Cidade Velha, former capital of the Cabo Verde Islands off the coast of West Africa, is home to a 500-year-old secret—a church, buried and left in ruins for hundreds of years, has been recently excavated and recognized as “the oldest formal European colonial building” discovered in sub-Saharan Africa to date (Cambridge). However, the mystery surrounding it is rooted in something much darker.
Colonized by Portuguese settlers, Cidade Velha was once a booming port city that owed its success to the slave trade, functioning for over 300 years as a holding point before slaves were sent to Portugal and the Americas (Phys.org). The previously mentioned Portuguese church, upon its excavation by a team from Cambridge University, was discovered alongside a massive cemetery of about 1,000 bodies. Interestingly enough, at least half of these bodies buried in Christian tradition were African, and presumed slaves (Discovery). These graves give rise to evidence of religious conversion of locals by the Portuguese settlers, and begin to raise important questions about Cabo Verde’s history that haven’t yet been addressed. The teeth and bodies of the dead have the potential to be examined in order to provide a deeper context of slaves’ diets and living conditions, as well as provide an objective truth about what life was really like in Cabo Verde in the 1500s as a result of colonization.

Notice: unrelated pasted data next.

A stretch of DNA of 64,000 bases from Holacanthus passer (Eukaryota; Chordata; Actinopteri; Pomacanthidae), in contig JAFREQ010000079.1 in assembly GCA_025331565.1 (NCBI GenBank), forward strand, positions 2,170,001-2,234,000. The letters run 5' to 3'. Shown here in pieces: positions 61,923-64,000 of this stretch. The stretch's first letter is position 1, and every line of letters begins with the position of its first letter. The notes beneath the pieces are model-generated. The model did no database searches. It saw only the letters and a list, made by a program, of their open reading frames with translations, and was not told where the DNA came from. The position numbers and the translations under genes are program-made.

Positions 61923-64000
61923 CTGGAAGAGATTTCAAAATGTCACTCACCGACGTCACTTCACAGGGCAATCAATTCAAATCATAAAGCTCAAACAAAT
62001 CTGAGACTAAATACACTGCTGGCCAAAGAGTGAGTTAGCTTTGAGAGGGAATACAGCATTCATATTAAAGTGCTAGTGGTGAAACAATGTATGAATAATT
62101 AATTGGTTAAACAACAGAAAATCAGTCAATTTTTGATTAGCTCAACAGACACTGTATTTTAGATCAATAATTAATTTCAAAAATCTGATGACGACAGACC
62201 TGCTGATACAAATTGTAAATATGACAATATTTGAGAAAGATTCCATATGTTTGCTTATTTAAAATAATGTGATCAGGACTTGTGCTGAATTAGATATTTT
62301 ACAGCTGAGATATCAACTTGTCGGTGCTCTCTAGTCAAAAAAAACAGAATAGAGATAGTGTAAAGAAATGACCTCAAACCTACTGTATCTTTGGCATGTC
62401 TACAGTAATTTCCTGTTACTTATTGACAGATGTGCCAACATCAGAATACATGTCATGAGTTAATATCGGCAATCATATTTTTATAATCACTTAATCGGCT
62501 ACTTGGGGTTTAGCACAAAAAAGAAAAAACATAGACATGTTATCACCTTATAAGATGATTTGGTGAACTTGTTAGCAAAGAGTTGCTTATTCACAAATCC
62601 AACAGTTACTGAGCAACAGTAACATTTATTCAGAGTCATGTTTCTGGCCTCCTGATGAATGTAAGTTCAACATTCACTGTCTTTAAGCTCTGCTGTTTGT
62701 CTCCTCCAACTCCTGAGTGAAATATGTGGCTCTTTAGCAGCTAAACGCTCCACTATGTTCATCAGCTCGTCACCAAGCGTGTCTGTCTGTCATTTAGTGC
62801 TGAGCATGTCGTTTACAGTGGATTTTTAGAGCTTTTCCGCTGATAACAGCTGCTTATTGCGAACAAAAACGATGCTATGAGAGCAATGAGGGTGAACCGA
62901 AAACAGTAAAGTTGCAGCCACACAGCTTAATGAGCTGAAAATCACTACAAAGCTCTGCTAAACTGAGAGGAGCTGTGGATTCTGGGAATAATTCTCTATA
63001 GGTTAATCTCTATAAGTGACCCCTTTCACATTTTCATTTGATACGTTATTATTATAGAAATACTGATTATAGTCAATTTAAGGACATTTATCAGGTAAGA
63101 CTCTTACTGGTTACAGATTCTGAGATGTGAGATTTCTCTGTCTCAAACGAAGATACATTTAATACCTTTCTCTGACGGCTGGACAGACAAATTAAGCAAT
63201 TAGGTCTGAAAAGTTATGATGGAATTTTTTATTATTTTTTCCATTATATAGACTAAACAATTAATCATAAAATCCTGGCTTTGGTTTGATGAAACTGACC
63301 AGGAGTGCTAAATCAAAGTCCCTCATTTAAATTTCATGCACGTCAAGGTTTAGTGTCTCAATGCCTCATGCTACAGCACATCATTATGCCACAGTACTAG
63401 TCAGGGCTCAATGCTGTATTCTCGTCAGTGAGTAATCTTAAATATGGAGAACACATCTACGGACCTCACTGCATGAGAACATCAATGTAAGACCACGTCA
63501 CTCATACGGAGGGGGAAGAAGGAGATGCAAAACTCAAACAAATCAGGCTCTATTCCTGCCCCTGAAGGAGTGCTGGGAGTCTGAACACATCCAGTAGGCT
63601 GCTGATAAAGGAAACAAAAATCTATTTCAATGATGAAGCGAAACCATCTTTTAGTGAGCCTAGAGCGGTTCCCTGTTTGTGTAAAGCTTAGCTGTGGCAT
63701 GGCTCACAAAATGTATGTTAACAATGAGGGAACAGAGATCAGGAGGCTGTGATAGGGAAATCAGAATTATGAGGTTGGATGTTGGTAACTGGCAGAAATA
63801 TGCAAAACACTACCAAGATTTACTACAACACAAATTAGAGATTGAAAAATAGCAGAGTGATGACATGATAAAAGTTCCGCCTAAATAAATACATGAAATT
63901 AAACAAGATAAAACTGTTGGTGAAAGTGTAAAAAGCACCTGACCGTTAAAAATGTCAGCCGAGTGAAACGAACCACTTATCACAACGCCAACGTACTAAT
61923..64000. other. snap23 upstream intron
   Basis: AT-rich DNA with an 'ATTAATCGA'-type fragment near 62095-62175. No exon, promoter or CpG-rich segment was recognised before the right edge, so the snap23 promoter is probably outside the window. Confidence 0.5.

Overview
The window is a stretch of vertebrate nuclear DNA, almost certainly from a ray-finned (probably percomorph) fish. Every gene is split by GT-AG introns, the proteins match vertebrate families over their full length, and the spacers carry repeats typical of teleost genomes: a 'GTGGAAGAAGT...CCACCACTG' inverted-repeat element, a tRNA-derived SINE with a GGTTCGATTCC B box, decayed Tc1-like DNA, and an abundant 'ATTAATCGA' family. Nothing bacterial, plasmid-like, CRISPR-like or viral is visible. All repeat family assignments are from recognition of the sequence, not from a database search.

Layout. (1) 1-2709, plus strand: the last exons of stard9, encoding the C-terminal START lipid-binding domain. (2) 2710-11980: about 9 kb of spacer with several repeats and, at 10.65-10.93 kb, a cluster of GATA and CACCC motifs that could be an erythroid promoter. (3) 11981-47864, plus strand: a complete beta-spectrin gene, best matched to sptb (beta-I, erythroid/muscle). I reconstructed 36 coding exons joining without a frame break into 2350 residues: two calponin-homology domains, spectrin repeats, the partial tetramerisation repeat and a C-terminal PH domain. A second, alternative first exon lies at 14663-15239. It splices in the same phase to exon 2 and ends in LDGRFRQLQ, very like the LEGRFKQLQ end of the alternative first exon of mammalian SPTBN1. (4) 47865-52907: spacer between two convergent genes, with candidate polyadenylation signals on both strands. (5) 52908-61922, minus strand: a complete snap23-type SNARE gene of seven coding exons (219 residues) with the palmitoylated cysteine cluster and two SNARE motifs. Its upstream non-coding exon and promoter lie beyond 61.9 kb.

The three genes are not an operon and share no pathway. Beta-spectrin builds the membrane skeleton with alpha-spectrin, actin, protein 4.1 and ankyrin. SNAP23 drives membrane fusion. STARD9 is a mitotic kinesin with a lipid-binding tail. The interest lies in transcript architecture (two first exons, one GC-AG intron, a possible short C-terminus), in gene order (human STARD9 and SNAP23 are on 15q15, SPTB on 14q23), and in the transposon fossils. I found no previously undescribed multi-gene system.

The excavation of this church in particular was an effort by Cambridge University that successfully began to rewrite the story of the Cabo Verde Islands and clarify a national history long-shrouded by the lingering remains of colonialism, slavery, and religious conversion. It is important to note that archaeologists from Cambridge collaborated with local workers on the excavation, making it a truly community effort. The digs were also made public and generated an immense amount of interest and support from locals.
The stories of Cabo Verde are now being claimed by the Cabo Verdeans, and rightfully so. Archaeological excavations such as this slowly but surely strip colonialism of its power over history’s narratives and let us remember history as it was, not as a dominant power structure wanted us to believe. This is a long-overdue reclamation of power, and it gives depth to local heritage, culture, and pride. “It’s a profound social and political story to which these new archaeological investigations are making an invaluable contribution,” says Marie Louis Stig Sørensen of Cambridge, and she’s absolutely correct—through archaeology, a local community can reclaim the ability to tell their own stories, and that is undeniably powerful.